Thirty years of deforestation within the entire ranges of nine endangered lemur species (3 CR, 4 EN, 2 VU) in northwestern Madagascar
Keywords:protected area, forest restoration, Avahi, Lepilemur, Propithecus, Microcebus, Eulemur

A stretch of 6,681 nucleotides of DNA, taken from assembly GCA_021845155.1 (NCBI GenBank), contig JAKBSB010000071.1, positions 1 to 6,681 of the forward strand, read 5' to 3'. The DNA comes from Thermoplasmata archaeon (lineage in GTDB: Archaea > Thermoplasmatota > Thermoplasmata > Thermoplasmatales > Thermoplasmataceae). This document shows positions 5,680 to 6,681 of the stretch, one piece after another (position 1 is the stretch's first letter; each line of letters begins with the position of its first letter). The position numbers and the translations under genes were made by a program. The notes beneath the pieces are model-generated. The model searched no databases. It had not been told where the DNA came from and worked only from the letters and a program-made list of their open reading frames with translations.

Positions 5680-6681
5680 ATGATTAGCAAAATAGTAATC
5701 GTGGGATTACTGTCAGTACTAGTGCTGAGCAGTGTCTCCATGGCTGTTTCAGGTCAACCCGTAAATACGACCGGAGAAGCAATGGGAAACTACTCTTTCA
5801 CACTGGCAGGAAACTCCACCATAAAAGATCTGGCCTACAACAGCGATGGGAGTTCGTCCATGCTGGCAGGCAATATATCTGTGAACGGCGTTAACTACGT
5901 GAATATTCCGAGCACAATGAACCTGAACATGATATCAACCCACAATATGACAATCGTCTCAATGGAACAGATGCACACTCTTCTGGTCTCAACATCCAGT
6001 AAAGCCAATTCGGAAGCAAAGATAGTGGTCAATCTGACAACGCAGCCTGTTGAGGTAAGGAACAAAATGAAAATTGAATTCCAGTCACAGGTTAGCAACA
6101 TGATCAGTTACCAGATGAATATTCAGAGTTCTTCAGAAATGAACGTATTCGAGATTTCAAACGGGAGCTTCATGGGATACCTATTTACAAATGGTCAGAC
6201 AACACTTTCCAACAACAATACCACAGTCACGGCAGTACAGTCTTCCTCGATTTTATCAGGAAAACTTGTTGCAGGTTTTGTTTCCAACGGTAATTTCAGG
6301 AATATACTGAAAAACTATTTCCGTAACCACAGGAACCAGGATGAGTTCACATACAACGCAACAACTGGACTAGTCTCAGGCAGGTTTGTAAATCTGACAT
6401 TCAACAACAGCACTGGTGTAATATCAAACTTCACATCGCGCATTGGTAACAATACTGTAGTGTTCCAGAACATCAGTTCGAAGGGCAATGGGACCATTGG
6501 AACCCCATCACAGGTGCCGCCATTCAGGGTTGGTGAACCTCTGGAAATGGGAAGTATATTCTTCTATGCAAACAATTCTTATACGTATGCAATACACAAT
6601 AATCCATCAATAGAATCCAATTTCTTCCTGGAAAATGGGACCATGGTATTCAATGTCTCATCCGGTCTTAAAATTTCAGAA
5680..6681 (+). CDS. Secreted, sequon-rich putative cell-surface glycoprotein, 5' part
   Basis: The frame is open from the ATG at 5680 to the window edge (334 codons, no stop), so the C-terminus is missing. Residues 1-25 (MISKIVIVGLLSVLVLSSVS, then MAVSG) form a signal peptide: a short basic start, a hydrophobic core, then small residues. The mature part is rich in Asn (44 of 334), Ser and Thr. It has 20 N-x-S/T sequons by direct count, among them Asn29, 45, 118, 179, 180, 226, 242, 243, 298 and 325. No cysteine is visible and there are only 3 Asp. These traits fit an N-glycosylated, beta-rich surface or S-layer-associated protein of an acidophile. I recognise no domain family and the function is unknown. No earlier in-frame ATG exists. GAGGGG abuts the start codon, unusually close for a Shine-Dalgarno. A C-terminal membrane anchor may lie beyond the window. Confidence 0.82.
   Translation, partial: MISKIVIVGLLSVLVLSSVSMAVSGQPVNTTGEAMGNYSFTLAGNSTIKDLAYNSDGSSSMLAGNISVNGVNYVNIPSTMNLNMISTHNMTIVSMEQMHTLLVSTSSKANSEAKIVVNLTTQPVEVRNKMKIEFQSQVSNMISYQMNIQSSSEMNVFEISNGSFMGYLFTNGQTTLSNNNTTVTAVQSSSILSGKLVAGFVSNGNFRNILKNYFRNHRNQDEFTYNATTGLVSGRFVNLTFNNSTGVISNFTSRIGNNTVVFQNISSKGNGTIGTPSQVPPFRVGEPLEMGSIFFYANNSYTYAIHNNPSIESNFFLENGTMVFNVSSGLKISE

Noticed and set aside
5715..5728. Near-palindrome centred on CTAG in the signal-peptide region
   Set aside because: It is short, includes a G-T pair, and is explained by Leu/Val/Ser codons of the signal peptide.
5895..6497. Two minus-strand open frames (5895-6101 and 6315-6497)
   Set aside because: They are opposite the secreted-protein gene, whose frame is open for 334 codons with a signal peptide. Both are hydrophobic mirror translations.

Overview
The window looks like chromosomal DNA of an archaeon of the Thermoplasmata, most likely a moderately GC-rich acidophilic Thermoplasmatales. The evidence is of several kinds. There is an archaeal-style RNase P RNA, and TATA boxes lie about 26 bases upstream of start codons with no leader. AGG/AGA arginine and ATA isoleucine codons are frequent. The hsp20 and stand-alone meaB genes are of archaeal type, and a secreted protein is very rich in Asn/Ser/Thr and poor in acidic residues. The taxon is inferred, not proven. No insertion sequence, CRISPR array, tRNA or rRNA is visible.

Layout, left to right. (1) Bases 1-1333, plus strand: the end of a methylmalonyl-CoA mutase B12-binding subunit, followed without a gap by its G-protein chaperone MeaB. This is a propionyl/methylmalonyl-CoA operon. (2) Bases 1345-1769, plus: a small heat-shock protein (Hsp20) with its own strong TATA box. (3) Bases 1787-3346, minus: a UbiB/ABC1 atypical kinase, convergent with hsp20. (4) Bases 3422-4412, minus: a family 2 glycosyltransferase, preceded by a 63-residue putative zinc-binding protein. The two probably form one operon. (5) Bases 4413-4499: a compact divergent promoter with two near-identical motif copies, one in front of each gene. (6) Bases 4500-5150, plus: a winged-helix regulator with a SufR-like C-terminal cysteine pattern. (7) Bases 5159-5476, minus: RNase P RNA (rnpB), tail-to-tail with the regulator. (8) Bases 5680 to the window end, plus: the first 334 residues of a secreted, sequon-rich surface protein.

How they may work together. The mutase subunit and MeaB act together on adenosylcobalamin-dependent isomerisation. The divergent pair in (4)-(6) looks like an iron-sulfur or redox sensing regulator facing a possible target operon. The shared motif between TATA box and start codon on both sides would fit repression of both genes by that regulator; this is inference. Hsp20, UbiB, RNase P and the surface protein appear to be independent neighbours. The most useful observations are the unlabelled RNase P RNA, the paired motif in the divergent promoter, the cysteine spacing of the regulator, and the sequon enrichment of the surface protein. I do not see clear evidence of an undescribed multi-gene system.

Forest cover change is of particular concern in tropical regions. In this study, we investigate the degree of deforestation in the entire ranges of nine highly threatened lemur species in northwestern Madagascar. Landsat satellite images were acquired from four different time stages (1990, 2000, 2011, 2020), classified into forest/non-forest, and changes quantified. Forest cover declined from 17.5% to 9.3% within the last 30 years. This decline varied across four protected areas (PAs) investigated: the forest cover of Ankarafantsika National Park (ANP) declined only moderately over time (from 76.3% to 67.4%), while it declined drastically in other PAs (e.g., from 54.9% to 18.9%, Bongolava Forest Corridor). Two lemur taxa are most affected (Lepilemur otto, Microcebus bongolavensis) by having only very few isolated forest patches left within their ranges (approximately 542.7 km²). For two other species (L. ahmansoni, L. aeeclis), most of the remaining forest is concentrated in two coastal PAs (in total 627.2 and 477.9 km², respectively), while those species occurring inside ANP (5 taxa) experienced rather stable forest coverage until 2020. A reversal of these deforestation trends and active reforestation measures are desperately needed to reduce habitat loss for these nine lemur species. A practical experience-based guideline is therefore provided.